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  • Ethnicity and sense of presence in a virtual environment: Arab women - A case in point

    Page(s): 78 - 82
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    Participants (99) experienced Virtual Reality Environment (VRE) exposure in a virtual airplane, and completed a presence questionnaire. Twenty seven participants avoided viewing the virtual window, and reported lower levels of presence. Significantly more window avoiders were Arab females than any other group. Thus Arab women behaved differently in the VRE, which in turn influenced their ability to experience the VRE as real and vivid. View full abstract»

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  • VirHab - A virtual reality system for treatment of chronic pain and disability

    Page(s): 83 - 86
    Save to Project icon | Request Permissions | Click to expandQuick Abstract | PDF file iconPDF (576 KB) |  | HTML iconHTML  

    In recent years several lines of research have provided scientific evidence for the therapeutic value of non-invasive methods based on visual feedback and motor imagery. Clinical studies have demonstrated their potential to benefit some patient populations such as cerebrovascular accident (CVA) and complex regional pain syndrome (CRPS). This type of intervention appears appropriate for implementation using virtual reality (VR) technology which can provide the required stimuli. The present study proposes a new VR system based on a motion capture platform, and is currently targeted at treating pain and impairment of upper extremities. The system employs image processing algorithms so the patient sees himself on a screen within a virtual environment. His impaired arm, however, is replaced by a virtual arm. Thus upon making small movements of his paretic arm, he can view his image performing healthy full-range movements with the virtual arm. We hypothesize that this would facilitate plastic changes in the brain, leading to reduced pain and improved function of the impaired limb. View full abstract»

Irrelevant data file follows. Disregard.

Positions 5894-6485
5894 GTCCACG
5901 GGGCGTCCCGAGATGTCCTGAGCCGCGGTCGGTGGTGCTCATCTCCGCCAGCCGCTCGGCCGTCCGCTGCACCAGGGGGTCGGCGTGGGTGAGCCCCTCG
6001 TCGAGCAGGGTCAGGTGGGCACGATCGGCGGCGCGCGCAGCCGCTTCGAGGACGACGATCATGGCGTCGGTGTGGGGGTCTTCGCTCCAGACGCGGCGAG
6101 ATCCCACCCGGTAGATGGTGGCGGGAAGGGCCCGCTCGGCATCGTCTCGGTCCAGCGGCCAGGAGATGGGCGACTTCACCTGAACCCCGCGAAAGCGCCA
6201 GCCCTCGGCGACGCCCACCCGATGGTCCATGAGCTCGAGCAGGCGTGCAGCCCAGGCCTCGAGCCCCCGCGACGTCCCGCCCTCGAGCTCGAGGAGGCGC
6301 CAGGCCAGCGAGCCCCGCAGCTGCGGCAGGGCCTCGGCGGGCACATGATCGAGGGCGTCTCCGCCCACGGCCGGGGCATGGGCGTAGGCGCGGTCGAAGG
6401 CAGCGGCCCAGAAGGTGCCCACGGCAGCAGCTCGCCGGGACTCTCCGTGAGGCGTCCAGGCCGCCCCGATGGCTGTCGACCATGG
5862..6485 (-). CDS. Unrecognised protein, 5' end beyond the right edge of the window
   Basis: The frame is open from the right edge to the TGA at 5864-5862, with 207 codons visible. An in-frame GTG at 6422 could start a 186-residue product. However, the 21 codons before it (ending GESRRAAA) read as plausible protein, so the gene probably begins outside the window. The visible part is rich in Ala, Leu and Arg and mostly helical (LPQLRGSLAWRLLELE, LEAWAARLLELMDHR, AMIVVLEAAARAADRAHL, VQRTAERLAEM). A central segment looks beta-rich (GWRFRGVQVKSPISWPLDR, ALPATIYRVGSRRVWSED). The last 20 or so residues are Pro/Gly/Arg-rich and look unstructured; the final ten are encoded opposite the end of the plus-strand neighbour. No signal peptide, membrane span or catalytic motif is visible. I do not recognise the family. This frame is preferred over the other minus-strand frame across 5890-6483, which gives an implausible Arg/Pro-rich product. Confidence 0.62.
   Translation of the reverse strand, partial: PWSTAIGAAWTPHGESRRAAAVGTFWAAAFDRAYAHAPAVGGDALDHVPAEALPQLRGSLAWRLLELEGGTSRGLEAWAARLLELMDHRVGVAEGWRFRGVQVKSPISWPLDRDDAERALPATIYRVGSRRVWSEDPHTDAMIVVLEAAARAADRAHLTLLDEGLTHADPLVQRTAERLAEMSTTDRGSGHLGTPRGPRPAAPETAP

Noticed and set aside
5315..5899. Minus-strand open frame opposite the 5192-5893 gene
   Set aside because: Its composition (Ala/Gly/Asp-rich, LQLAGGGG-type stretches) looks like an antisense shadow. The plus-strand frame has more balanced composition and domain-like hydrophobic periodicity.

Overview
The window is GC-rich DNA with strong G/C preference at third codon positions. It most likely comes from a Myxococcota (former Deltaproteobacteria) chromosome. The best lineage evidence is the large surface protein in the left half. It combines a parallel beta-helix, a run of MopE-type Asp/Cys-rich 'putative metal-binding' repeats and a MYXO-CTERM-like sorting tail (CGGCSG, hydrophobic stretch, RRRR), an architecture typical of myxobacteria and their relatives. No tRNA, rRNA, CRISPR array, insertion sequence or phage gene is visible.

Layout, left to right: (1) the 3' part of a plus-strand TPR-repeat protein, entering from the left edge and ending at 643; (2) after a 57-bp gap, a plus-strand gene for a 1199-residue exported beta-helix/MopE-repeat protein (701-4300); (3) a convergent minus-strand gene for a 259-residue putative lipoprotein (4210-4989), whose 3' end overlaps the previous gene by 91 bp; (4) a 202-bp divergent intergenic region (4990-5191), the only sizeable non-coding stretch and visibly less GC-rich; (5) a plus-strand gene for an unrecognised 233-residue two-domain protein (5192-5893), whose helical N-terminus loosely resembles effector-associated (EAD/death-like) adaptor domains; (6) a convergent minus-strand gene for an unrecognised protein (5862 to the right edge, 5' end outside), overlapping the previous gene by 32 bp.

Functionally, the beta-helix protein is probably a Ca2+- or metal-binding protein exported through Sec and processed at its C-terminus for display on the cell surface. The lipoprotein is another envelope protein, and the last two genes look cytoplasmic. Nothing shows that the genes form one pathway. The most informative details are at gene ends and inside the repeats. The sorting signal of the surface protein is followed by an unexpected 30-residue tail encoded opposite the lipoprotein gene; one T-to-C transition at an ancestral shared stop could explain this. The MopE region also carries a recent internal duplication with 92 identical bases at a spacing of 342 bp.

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  • PREVIRNEC: A cognitive telerehabilitation system based on Virtual Environments

    Page(s): 87 - 93
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    In this paper, we describe PREVIRNEC, a distributed system for cognitive telerehabilitation based on virtual environments. Our system allows personalized treatments by means of 2D and 3D exercises that can be built according to single patient's characteristics. Patients realize their exercises remotely. Depending on their obtained results, the system readjusts automatically the levels of difficulty of the tasks, and switches from one task to the other. The paper focuses on technological issues of the system design. We analyze its structure, components, and we discuss the decisions adopted in the interaction mode design as well as in the tasks layout. View full abstract»